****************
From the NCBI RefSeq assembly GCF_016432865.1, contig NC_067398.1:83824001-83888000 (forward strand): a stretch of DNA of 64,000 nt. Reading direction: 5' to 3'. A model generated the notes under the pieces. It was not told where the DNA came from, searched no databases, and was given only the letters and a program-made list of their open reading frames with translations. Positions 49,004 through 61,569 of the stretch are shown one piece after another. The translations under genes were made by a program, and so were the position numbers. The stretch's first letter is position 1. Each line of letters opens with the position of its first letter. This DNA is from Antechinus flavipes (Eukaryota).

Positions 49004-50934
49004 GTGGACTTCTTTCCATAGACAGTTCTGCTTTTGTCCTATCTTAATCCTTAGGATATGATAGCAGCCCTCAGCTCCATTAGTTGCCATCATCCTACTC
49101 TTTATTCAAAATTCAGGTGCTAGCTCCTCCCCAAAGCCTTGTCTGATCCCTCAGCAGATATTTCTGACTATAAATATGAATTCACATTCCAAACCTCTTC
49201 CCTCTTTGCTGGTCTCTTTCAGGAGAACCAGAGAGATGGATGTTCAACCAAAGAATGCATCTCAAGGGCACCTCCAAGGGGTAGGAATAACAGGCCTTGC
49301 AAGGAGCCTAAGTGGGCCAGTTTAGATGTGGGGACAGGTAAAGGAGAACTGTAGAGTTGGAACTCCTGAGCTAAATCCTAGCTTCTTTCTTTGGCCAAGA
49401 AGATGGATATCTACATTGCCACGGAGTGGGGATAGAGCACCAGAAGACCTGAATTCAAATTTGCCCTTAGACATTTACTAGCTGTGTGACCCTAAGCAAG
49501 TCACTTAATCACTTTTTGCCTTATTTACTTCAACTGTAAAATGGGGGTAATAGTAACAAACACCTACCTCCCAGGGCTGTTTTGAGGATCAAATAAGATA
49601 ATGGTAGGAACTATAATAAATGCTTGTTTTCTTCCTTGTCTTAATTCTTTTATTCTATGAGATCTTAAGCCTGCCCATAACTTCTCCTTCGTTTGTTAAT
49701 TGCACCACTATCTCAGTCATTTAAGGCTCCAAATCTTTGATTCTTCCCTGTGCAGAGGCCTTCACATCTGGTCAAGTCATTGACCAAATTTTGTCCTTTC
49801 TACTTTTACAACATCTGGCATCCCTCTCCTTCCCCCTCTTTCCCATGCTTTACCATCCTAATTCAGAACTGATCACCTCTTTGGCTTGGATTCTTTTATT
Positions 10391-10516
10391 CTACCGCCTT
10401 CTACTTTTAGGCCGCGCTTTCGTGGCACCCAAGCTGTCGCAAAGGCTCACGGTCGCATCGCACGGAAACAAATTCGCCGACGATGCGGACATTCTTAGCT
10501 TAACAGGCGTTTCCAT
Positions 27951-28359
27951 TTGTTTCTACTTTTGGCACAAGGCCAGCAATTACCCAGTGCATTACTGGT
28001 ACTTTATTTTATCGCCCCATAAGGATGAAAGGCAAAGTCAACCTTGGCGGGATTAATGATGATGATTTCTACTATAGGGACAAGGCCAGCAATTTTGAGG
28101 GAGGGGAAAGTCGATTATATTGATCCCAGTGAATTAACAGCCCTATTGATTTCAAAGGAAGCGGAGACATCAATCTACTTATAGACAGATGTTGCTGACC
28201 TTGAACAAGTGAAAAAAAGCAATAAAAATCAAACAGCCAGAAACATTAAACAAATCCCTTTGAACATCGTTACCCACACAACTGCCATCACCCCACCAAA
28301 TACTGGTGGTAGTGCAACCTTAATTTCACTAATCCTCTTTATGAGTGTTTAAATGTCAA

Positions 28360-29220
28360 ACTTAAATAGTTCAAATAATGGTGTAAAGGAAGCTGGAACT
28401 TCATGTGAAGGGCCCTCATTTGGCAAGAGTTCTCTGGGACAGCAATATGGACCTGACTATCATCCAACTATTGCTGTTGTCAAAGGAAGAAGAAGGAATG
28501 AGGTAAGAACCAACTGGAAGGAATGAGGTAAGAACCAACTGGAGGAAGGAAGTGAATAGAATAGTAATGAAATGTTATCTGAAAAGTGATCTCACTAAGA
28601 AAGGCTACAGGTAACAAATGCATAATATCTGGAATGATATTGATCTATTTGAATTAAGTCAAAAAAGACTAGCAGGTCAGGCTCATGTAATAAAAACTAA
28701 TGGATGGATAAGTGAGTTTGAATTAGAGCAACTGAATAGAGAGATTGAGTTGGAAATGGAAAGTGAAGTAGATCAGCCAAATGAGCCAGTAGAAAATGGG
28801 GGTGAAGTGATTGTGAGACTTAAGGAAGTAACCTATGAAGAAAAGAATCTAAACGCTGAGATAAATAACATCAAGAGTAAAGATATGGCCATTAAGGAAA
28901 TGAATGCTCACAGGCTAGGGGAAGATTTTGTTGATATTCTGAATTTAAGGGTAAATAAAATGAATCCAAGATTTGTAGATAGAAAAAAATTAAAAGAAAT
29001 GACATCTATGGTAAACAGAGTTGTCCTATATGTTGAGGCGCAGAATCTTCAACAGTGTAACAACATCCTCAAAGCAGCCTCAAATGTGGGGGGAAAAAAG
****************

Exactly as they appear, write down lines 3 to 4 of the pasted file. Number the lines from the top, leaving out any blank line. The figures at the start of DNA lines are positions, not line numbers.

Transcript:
49004 GTGGACTTCTTTCCATAGACAGTTCTGCTTTTGTCCTATCTTAATCCTTAGGATATGATAGCAGCCCTCAGCTCCATTAGTTGCCATCATCCTACTC
49101 TTTATTCAAAATTCAGGTGCTAGCTCCTCCCCAAAGCCTTGTCTGATCCCTCAGCAGATATTTCTGACTATAAATATGAATTCACATTCCAAACCTCTTC